[Python-3000] Builtin iterator type
sluggoster at gmail.com
Mon Nov 20 02:04:41 CET 2006
On 11/19/06, Greg Ewing <greg.ewing at canterbury.ac.nz> wrote:
> Andrew Koenig wrote:
> > That's a nice general sentiment, but not always feasible -- especially if
> > you're writing library code.
> I've written a fair bit of library code, and I've never
> found a pressing need to test for an abstract interface.
> In the rare cases where I've used type testing in an
> API, it's always been for specific well-known concrete
> types, such as strings and tuples -- never anything so
> abstract as "iterator", "sequence", etc.
Sometimes people don't realize how much they'd use a feature until it
exists. I never thought I'd use generators until I started using
them, and then it's "Wow, this is neat!" There have been several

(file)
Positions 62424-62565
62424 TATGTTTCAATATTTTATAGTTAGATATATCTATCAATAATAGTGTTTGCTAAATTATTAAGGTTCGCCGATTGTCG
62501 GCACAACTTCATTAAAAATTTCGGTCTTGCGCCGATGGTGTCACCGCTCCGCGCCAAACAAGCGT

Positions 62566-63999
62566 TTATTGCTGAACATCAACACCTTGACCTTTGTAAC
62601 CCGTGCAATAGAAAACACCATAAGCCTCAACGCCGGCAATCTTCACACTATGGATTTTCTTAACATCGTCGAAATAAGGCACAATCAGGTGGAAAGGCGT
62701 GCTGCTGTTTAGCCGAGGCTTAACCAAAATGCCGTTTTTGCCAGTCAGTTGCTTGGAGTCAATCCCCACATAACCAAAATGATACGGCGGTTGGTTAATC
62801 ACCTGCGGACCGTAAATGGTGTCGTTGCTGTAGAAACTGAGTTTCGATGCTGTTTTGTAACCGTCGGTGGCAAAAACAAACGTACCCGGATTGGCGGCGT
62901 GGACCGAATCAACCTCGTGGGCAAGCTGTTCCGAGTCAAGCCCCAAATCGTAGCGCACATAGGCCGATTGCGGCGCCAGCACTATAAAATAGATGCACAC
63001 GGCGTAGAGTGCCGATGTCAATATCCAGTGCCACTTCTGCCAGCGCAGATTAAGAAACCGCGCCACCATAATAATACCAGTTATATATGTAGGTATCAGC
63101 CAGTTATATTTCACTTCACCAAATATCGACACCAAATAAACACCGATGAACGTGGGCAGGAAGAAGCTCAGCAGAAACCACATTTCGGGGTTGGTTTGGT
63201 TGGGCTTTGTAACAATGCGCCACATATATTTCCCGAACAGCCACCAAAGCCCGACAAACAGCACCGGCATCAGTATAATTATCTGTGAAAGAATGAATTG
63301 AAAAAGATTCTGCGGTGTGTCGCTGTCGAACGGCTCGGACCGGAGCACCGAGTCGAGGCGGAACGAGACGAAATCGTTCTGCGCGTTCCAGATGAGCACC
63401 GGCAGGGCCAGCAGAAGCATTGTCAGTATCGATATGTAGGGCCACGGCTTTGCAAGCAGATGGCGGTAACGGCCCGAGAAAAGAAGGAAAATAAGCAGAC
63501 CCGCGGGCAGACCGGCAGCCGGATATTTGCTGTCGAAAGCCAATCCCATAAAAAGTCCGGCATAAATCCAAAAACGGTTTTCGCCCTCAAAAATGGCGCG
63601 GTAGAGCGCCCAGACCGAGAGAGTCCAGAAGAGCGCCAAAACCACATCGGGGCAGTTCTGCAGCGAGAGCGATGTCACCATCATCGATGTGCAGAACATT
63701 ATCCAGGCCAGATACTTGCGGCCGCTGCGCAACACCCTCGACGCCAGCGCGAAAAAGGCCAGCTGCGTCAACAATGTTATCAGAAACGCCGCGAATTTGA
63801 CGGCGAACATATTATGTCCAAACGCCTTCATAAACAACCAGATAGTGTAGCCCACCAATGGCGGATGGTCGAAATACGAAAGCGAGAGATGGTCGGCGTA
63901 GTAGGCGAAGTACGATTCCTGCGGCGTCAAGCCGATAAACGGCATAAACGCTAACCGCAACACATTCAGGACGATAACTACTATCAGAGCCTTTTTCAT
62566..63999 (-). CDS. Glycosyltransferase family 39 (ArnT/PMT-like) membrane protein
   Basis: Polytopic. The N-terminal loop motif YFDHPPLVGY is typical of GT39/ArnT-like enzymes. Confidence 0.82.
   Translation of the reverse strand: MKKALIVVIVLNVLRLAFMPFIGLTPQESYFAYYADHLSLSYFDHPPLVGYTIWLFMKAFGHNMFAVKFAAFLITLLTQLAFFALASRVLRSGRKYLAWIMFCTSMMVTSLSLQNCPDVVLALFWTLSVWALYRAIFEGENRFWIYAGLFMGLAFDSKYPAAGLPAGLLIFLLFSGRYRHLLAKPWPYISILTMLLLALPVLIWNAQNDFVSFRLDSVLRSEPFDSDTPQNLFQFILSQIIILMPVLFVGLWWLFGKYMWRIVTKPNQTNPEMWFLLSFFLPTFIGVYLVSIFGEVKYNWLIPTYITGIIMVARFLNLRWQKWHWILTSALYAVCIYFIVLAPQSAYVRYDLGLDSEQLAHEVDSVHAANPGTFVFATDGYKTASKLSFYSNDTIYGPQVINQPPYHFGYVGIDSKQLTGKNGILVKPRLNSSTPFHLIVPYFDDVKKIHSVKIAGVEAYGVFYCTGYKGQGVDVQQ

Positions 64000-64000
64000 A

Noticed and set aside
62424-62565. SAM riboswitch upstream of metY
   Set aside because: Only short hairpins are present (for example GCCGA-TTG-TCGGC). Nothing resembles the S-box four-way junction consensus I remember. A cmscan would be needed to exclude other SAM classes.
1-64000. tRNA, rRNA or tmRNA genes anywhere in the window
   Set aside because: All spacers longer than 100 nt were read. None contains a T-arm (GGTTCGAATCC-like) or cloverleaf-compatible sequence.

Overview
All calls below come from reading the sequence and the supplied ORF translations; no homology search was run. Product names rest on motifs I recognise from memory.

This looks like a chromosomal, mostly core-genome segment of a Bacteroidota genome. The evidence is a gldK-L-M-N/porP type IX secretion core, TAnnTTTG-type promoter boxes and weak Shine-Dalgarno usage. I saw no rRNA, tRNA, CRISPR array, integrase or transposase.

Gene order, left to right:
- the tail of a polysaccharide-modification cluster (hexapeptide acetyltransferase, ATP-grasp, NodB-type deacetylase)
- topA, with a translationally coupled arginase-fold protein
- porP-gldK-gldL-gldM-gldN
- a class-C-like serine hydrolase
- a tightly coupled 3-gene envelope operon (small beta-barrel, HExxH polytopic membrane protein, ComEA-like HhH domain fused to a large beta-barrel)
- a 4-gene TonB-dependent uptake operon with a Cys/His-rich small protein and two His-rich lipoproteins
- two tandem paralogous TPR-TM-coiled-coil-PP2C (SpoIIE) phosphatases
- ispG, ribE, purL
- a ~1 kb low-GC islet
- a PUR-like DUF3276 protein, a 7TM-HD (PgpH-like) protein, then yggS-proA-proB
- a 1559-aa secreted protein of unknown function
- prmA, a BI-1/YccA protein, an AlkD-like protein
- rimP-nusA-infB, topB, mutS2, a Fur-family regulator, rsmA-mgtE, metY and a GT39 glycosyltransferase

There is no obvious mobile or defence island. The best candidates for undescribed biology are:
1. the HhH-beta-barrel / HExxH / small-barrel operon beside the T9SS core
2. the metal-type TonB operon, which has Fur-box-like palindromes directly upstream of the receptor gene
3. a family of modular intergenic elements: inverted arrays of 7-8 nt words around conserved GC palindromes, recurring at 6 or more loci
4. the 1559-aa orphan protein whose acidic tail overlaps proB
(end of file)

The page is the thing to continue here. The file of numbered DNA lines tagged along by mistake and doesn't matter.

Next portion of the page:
cases like this with Python.
Another way people often test for sequence-ness:
isinstance(obj, (list, tuple))
isinstance(obj, (list, tuple, UserList))
Here one buldes up all the likely classes. That's fine but we left
out str because you have to stop somewhere. Usually I forego UserList
because that depends on a module that may not be used, and often I
forego tuple to make it shorter: "isinstance(obj, list)". That's fine
but it's more restrictive than I want to me: my function *could* work
with a tuple or list-like object too.
Equality for tuples! Down with sequence discrimination! Support interfaces! :)
Mike Orr <sluggoster at gmail.com>
More information about the Python-3000